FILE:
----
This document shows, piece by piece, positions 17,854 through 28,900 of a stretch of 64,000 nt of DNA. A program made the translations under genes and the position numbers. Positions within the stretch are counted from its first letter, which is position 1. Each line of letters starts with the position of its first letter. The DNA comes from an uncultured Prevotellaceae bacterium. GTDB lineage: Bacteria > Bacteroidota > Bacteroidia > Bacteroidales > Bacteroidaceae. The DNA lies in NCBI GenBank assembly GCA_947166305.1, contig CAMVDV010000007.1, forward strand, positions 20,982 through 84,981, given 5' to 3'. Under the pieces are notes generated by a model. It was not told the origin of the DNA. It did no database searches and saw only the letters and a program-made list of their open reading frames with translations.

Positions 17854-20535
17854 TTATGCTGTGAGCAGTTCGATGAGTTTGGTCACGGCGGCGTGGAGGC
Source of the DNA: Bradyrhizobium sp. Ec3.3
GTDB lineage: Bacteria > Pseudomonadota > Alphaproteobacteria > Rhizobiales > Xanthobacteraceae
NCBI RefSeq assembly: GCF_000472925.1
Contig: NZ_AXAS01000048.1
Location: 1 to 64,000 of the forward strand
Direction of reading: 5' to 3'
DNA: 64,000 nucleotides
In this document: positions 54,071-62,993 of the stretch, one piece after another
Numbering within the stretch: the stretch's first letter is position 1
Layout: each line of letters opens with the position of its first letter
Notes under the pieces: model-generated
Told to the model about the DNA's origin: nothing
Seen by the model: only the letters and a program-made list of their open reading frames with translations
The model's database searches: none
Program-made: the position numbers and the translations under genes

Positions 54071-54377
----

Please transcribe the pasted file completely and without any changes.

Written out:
This document shows, piece by piece, positions 17,854 through 28,900 of a stretch of 64,000 nt of DNA. A program made the translations under genes and the position numbers. Positions within the stretch are counted from its first letter, which is position 1. Each line of letters starts with the position of its first letter. The DNA comes from an uncultured Prevotellaceae bacterium. GTDB lineage: Bacteria > Bacteroidota > Bacteroidia > Bacteroidales > Bacteroidaceae. The DNA lies in NCBI GenBank assembly GCA_947166305.1, contig CAMVDV010000007.1, forward strand, positions 20,982 through 84,981, given 5' to 3'. Under the pieces are notes generated by a model. It was not told the origin of the DNA. It did no database searches and saw only the letters and a program-made list of their open reading frames with translations.

Positions 17854-20535
17854 TTATGCTGTGAGCAGTTCGATGAGTTTGGTCACGGCGGCGTGGAGGC
Source of the DNA: Bradyrhizobium sp. Ec3.3
GTDB lineage: Bacteria > Pseudomonadota > Alphaproteobacteria > Rhizobiales > Xanthobacteraceae
NCBI RefSeq assembly: GCF_000472925.1
Contig: NZ_AXAS01000048.1
Location: 1 to 64,000 of the forward strand
Direction of reading: 5' to 3'
DNA: 64,000 nucleotides
In this document: positions 54,071-62,993 of the stretch, one piece after another
Numbering within the stretch: the stretch's first letter is position 1
Layout: each line of letters opens with the position of its first letter
Notes under the pieces: model-generated
Told to the model about the DNA's origin: nothing
Seen by the model: only the letters and a program-made list of their open reading frames with translations
The model's database searches: none
Program-made: the position numbers and the translations under genes

Positions 54071-54377